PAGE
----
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I have a question about mutual intelligibility

Hvis man snakker norsk, kan man skjønne dansk? (Du kan svare meg på norsk og engelsk.) Tusen takk, alle!

July 21, 2015



I learned Norwegian as a native English speaker.


For me, Danish is very easy to read, much harder to understand. I completed my Danish tree on Duolingo, however, so since then it's gotten much easier. Danish pronunciation is quite different, but the vast majority of the vocabulary is similar if not the exact same.


Swedish can be tricky to read if you aren't used to Swedish spelling conventions and Swedish-specific vocabulary. I learned some Swedish on my own, and when I speak with Swedes, I tend to speak Norwegian using as much Swedish vocabulary as possible. We can understand one another perfectly. I find it easier to speak with Swedes in Swedwegian than I do speaking to Germans, and I had a minor in German in college.


Swedwegian, AKA svorsk eller svorska :-P

I am also a native English speaker, and my only real experience with the Scandinavian languages so far has been here on Duolingo (plus one brief conversation online with a Norwegian friend). What I have discovered is that I default to Norwegian. All the time. If it's not a word unique to Swedish or Danish, I have to make a conscious effort to not spell it the Norwegian way, and for speaking exercises, I have to make that same conscious effort to not pronounce it the Norwegian way.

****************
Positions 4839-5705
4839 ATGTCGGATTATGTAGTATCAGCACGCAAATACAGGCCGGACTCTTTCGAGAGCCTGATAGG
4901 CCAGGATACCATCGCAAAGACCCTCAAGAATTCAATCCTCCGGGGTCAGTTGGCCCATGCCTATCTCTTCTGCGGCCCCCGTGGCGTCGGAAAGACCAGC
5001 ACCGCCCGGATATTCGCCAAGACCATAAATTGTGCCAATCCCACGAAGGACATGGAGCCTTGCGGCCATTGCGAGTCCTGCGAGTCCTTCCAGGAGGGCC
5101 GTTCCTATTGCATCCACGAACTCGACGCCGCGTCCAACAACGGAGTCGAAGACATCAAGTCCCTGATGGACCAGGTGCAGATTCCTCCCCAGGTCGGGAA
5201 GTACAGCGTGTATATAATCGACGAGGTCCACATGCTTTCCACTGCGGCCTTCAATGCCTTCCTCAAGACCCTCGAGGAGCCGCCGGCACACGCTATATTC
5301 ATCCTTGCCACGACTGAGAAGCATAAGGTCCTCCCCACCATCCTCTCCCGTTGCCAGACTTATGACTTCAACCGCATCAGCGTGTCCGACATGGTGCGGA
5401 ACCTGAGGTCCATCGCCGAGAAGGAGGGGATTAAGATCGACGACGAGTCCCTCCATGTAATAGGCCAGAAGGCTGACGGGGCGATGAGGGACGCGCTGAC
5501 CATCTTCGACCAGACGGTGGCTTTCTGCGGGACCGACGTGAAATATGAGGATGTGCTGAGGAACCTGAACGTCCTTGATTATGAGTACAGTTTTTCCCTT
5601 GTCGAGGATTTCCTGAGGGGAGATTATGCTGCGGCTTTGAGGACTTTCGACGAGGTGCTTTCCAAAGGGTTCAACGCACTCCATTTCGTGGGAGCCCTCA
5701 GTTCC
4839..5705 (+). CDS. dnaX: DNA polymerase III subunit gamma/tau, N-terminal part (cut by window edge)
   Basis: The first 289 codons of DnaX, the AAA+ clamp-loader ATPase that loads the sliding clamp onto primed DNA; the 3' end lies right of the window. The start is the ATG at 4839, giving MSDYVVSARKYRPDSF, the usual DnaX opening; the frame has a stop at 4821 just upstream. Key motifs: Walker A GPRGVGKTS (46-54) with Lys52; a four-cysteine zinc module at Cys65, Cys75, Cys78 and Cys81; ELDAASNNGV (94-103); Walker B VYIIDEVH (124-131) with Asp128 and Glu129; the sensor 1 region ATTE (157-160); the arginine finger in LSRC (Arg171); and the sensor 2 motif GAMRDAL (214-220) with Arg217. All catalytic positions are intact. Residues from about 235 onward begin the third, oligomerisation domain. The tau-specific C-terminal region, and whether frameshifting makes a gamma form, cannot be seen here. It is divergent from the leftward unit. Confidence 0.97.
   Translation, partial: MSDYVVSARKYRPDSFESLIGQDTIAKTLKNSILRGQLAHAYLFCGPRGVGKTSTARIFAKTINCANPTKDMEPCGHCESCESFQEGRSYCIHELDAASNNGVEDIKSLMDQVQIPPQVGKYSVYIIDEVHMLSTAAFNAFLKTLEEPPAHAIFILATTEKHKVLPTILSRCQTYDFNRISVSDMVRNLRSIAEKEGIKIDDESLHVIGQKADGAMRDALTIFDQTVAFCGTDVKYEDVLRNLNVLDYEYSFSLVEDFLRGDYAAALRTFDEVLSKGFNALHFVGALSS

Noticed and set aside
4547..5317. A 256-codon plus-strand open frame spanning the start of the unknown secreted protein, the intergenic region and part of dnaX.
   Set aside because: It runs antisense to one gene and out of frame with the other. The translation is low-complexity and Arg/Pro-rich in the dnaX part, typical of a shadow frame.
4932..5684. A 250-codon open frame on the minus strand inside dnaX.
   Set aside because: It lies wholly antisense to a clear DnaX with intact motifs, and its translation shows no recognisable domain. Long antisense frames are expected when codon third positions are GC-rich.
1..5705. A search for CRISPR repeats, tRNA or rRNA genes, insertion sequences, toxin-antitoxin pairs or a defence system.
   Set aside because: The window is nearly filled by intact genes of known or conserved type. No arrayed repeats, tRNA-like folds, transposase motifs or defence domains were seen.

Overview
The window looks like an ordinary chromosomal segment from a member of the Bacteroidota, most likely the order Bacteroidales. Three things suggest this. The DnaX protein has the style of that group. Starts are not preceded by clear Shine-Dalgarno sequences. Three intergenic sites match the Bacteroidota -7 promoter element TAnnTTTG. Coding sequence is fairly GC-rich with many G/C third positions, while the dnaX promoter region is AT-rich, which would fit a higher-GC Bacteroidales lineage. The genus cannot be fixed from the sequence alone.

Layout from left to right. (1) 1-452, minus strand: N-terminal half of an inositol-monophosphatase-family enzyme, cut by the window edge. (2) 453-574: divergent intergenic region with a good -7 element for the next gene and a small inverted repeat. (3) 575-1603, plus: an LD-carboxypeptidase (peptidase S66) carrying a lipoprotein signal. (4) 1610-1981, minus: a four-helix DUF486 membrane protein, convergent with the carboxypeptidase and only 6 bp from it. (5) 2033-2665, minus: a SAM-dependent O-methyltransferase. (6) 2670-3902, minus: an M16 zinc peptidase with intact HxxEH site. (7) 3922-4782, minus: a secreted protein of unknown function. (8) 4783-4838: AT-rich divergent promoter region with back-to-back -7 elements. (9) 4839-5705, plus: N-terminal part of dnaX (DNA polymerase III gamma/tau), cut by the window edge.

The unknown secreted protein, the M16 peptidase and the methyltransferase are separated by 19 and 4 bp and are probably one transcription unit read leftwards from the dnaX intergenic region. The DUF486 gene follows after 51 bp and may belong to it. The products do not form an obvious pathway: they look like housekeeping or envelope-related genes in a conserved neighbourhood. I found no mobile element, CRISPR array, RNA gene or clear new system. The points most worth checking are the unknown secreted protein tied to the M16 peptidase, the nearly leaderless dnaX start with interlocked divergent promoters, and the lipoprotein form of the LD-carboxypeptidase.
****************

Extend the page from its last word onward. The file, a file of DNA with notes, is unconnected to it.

And, in answer to Selah's original question, I totally agree with you, Luke. If all I knew was Norwegian, I feel I would still be able to read Danish, but almost definitely not speak it. And I believe I would be able to understand written/spoken Swedish, but there would be more than a few moments where I would think "well, that's an odd way to spell that word."


That's interesting about defaulting to Norwegian. I studied some Norwegian before the Duo course, heavier on the verbal than the written. When Duo Swedish came out, I did that up to level 11. I figured it was going to corrupt my Norwegian spelling. But when I finally started Duo Norwegian, I had almost zero trouble, as if Norwegian spelling was just the most natural way. I can usually spell Norwegian words correctly upon hearing them, even if I have no idea what they mean. Mostly the difference in spelling is just that Swedish uses lots of a's, where Norwegian uses lots of e's.


Danish: Extremely easy to read. Easy to understand when spoken, as long as they don't speak too quickly.

Swedish: Slightly hard to read, depends on the words used. Very easy to understand when they speak, once you learn certain tricky words that don't mean the same in Norwegian.

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